While North Korea’s supreme leader Kim Jong Un pops bottles of champagne, over-doses on Emmental cheese, and hosts Master Chef-style cooking competitions, two-thirds of his country’s 27 million people starve on food rations. Now, North Korea's restaurant workers, usually chosen to work abroad due to their loyalty and trustworthiness, are defecting in droves.
Last month, 13 employees at the state-owned Pyongyang restaurant in Ningbo, China ran away to South Korea, and now Seoul's Unification Ministry has confirmed that three more female workers have “broken away” this week.
The escape in April—which included one male manager and 12 female employees—marked the largest defection since Kim Jong Un took power in 2011. The whereabouts and motives of the restaurant workers has largely turned into a proxy war between North and South Korea, with Pyongyang accusing Seoul of manipulating and abducting its citizens. South Korea has denied the accusations, however, claiming the employees acted of their own volition.
"It is a fact that North Koreans have recently fled an overseas restaurant," an anonymous ministry official told South Korea’s Yonhap News Agency. "But we cannot confirm anything about their current situation." It’s been speculated that the workers were stationed in Xian and may be heading for Thailand.
According to Yonhap News Agency, North Korea operates roughly 130 restaurants in 12 countries, including Cambodia, Vietnam, and China, where the most recent defectors were located. Though the restaurants have reportedly been struggling due to international sanctions, South Korea believes the businesses pull in close to $10 million annually.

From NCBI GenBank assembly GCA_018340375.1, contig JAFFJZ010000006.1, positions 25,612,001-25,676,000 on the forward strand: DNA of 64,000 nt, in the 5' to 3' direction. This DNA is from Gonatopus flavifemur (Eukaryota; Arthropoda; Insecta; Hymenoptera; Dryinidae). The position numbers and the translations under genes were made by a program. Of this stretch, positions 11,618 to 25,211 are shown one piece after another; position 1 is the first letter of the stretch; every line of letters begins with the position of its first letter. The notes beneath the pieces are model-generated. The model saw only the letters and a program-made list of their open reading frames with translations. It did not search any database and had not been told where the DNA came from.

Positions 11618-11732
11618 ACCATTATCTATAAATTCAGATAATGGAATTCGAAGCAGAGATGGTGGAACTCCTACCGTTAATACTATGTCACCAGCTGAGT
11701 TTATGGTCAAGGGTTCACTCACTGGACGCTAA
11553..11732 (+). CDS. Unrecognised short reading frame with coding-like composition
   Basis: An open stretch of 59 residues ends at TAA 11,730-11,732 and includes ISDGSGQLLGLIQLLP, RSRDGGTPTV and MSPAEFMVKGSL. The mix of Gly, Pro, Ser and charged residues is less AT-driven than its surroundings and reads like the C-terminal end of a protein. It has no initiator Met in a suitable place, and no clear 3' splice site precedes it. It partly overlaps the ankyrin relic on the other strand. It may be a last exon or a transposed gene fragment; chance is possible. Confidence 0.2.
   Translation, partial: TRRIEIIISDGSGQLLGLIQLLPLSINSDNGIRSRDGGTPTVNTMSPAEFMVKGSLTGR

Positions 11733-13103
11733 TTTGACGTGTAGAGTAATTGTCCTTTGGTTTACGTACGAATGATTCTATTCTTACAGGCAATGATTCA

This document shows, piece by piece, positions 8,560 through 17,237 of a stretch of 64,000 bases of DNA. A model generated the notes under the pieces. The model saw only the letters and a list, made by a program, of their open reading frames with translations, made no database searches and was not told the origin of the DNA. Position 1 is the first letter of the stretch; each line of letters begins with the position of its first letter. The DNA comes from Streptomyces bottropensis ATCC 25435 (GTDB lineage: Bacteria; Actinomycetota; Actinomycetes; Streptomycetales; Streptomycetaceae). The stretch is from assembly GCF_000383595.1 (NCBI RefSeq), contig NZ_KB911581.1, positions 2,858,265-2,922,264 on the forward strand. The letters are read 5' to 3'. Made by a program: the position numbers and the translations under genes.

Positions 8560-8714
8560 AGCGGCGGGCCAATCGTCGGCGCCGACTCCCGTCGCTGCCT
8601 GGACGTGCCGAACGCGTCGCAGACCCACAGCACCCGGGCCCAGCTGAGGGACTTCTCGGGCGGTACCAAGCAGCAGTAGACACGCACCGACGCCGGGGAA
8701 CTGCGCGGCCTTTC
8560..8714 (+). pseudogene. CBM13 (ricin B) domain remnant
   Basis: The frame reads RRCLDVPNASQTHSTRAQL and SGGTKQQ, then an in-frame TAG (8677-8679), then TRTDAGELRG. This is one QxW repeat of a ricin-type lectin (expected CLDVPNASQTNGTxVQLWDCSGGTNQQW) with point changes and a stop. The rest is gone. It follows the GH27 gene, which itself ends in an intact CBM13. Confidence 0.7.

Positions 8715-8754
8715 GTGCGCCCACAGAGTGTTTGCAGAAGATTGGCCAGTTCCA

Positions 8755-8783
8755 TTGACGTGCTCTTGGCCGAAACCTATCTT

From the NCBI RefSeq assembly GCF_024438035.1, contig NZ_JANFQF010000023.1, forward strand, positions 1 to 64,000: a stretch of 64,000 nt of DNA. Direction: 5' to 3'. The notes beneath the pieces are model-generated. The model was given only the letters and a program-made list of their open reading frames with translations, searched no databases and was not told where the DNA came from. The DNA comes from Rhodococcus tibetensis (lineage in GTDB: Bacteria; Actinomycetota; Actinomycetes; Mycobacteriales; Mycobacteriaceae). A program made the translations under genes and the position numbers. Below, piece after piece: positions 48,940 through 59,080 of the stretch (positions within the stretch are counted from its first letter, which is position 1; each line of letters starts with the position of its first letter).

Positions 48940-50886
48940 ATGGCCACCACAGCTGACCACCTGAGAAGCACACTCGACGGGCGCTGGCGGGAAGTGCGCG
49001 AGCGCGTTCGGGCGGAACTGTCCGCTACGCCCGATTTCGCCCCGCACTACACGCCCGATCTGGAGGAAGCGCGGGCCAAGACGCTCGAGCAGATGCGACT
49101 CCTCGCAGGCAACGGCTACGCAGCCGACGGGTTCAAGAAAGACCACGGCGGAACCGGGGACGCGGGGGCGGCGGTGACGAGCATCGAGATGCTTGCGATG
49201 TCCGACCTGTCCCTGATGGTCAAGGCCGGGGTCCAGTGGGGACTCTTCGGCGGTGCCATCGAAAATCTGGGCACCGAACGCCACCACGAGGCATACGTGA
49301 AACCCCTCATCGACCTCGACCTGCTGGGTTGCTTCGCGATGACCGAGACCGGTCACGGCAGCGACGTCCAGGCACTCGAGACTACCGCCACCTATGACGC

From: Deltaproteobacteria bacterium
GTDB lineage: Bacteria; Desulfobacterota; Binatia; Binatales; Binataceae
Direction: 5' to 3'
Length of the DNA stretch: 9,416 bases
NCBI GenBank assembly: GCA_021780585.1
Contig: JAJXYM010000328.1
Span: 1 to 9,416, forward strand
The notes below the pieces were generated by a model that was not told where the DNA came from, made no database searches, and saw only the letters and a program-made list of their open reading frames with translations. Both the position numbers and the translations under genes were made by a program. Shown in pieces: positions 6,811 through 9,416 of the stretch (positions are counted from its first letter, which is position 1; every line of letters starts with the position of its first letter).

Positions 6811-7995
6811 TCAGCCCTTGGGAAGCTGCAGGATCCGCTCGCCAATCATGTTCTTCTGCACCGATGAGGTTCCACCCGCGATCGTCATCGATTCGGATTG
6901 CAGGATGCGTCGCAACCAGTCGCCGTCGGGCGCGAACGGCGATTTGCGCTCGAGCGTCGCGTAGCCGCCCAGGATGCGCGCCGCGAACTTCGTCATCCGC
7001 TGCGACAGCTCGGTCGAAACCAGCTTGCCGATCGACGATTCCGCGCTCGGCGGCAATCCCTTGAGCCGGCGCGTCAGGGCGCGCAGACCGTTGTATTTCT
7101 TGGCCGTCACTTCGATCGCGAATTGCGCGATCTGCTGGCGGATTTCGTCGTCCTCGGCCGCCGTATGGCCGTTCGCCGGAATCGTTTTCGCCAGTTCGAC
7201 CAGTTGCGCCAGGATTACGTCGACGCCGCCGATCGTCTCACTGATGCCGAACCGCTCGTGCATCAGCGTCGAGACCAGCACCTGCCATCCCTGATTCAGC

According to the Washington Post, the restaurants serve North Korean fare like cold noodles and kimchi, but less enticing dishes containing dog meat are also on the menu. Female servers perform musical numbers and diners are often drawn to the establishments for their kitsch, as well as the chance to steal a rare glimpse at life inside the Hermit Kingdom.
"The restaurants are used to earn additional money for the government in Pyongyang—at the same time as they were suspected of laundering proceeds from North Korea's more unsavory commercial activities," Bertil Lintner, a Swedish journalist who covers North Korea, told Slate in 2010. "Restaurants and other cash-intensive enterprises are commonly used as conduits for wads of bills, which banks otherwise would not accept as deposits."